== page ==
So you’ve heard that the stock market has done unbelievably well over the past year and you haven’t been a player? And you’d like to, but you’re a scaredy cat?
And let’s say you’ve saved $10,000 or were given this amount by a really loveable parent. Well, here’s a way to play stocks without being too adventurous, but it does mean you’ll have to get your head around something called an exchange traded fund (ETF).
Before I try to make this financial term understandable, let’s just see how well stocks have done in the past year.
Let’s start with the riskiest way to play the stock market and that’s buying shares in one company only. If you’re going to try that, I’d suggest you buy a really reliable stock, such as the (Commonwealth Bank). This chart shows how much you might have made.
If you’d put $10,000 into CBA a year ago, you’d be up 49.9 per cent (let’s call it 50 per cent). Your $10,000 would now be $15,000! How good and easy was that?
But wait, there’s more.
If you’d tried your $10,000 play into CBA in early February, your nest egg fell to $5,300. And if you panicked about a looming recession and got out, then you lost $4,700.
On the other hand, if you gritted your teeth and believed in CBA, by now your $10,000 (which became $5,300) is now $11,111. Over the 18 months you’re up 11.11 per cent, which isn’t bad but you’ve had some scary moments.
However, if you’d put your $10,000 into Appen (a one-time darling of the stock market, which was one of our favourite tech stocks) after a year your $10,000 would now be, wait for it, $3,235.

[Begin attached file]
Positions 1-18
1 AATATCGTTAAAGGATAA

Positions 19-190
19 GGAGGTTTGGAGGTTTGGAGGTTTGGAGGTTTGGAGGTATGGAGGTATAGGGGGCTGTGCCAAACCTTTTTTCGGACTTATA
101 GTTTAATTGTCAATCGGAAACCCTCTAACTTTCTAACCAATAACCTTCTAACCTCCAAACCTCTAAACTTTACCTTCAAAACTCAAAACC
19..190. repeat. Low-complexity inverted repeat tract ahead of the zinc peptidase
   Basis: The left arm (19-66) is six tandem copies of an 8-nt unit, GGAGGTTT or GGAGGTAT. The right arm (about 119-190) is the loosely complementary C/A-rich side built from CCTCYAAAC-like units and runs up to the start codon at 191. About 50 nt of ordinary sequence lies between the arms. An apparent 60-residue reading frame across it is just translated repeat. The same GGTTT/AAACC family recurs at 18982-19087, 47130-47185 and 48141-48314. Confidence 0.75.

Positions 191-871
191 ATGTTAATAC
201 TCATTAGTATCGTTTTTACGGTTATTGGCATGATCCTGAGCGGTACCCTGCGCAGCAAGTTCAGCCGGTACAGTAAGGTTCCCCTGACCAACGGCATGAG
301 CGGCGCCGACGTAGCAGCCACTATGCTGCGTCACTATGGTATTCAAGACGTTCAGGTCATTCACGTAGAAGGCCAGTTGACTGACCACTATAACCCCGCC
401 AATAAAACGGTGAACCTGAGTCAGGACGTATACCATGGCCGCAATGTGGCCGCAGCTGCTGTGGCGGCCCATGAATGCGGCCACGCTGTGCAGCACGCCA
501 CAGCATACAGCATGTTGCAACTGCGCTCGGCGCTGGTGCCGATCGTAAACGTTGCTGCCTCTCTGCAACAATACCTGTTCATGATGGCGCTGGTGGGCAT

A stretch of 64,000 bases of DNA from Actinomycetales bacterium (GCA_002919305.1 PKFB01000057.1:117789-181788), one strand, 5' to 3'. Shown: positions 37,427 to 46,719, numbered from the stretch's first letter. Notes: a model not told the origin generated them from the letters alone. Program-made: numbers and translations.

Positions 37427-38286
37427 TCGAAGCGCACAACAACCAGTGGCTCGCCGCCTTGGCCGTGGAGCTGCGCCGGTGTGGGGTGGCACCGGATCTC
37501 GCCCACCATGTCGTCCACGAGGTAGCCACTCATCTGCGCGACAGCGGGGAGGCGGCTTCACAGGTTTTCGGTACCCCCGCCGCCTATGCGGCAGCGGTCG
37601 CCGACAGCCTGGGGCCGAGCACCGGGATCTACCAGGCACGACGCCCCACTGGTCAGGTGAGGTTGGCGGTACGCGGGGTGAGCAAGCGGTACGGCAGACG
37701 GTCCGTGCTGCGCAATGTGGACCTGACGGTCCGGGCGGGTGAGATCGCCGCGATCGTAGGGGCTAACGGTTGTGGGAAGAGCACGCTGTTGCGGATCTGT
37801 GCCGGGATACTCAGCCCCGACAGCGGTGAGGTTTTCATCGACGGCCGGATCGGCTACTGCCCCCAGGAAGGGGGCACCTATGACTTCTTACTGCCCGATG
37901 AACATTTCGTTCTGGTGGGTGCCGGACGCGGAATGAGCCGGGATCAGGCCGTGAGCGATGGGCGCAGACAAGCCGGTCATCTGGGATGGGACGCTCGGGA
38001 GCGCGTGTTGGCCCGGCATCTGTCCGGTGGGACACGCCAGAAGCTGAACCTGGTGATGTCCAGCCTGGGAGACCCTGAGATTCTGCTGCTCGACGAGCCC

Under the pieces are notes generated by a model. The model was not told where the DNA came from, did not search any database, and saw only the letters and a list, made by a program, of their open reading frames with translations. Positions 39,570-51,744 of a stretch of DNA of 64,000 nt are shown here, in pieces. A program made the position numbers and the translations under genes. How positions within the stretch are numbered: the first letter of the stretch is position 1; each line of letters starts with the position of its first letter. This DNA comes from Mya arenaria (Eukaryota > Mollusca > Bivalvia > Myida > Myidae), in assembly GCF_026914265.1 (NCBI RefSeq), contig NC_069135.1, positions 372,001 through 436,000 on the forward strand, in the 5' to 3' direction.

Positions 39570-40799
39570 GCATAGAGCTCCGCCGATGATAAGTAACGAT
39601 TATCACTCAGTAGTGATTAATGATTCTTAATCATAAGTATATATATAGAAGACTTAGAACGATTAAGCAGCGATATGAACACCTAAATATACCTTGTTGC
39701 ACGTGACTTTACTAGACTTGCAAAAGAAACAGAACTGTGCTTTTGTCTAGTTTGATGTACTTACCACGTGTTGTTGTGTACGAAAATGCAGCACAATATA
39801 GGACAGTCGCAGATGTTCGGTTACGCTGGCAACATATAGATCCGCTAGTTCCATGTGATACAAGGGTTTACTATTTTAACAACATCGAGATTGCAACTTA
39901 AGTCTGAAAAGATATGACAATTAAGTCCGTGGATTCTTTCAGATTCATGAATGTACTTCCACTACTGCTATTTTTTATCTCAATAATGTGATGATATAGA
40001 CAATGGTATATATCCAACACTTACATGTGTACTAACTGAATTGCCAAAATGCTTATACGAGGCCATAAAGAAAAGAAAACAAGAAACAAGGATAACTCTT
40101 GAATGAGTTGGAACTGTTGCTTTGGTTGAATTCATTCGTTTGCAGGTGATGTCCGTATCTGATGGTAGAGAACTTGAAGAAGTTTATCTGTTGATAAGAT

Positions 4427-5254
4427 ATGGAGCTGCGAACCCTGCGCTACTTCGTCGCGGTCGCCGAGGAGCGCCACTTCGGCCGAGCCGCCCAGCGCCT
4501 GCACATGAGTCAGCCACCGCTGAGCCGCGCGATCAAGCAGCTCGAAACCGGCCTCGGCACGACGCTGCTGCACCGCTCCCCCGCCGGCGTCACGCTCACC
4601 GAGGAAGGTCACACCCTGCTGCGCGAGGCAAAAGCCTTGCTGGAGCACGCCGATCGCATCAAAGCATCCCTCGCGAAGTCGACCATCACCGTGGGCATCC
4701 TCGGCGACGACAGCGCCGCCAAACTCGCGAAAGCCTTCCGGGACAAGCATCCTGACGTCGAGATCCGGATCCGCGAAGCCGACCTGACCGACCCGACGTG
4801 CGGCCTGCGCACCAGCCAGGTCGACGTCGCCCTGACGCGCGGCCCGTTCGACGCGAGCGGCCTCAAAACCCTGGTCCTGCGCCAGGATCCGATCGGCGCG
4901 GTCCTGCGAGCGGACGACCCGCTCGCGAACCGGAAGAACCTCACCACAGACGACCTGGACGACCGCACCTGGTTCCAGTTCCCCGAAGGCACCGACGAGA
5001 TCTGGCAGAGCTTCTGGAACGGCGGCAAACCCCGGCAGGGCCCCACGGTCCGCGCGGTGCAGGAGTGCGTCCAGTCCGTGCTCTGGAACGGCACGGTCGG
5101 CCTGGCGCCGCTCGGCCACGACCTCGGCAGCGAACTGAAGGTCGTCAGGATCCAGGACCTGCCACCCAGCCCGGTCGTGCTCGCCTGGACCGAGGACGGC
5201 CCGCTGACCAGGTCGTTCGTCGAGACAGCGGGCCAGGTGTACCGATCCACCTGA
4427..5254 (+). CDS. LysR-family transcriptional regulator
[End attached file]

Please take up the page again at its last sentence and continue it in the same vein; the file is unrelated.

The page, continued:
And if you bought the stocks before the market crashed in late February 2020, your $10,000 is only $4,700. So there’s always a big risk.
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There are two lessons here for scaredy cat investors.
1. Don’t just buy one stock
But if you do, make sure it’s a best-of-breed company and try to buy it when the market is dumping it, and then hang on. As Appen shows, lesser quality companies can take a longer time to rebound, and may never rebound.
Mind you, I think Appen is possibly a good buy now, but it’s still a risky play that scaredy cats might want to avoid.
2. Buy a mix of quality stocks
The second lesson is to buy a whole lot of good companies because it takes away the threat of a company (even a good one) having a really bad run.
AMP was once seen as a quality company, and this chart shows that the story has changed.
The scaredy cat investor should think about buying an exchange-traded fund that gives them the top 200 companies in Australia. It’s like betting on Australia to do well economics – and business-wise.
Our top 200 companies can be bought in one ‘stock’, or more correctly, one exchange-traded fund or ETF.
So if the overall stock market is up 2 per cent in a day, then you’re 2 per cent richer and vice versa. The best time to buy IOZ on the stock market was in late March last year, when the market crashed.
It then fell to $20 and has rebounded back to $31. So that’s a gain of 55 per cent and your $10,000 would now be worth $15,500!
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And if you put your $10,000 into IOZ before the Coronavirus market crash, you’d have $10,689. Given that your investment lived through a market crash and a recession and is still up 6.8 per cent, shows that it’s a pretty good way to invest in stocks for scaredy cats!
By the way, history has shown that investing in the top 200 companies over a decade returns about 10 per cent per annum on average. That means there will be some scary years but there’ll also be some great years.
But by betting on Australia’s top 200 companies, you get a really solid 10 per cent return.
All you have to do is not be scared when markets get really scary.
How do you do that? By knowing you’re invested in Australia’s best companies, which is like investing in Australia.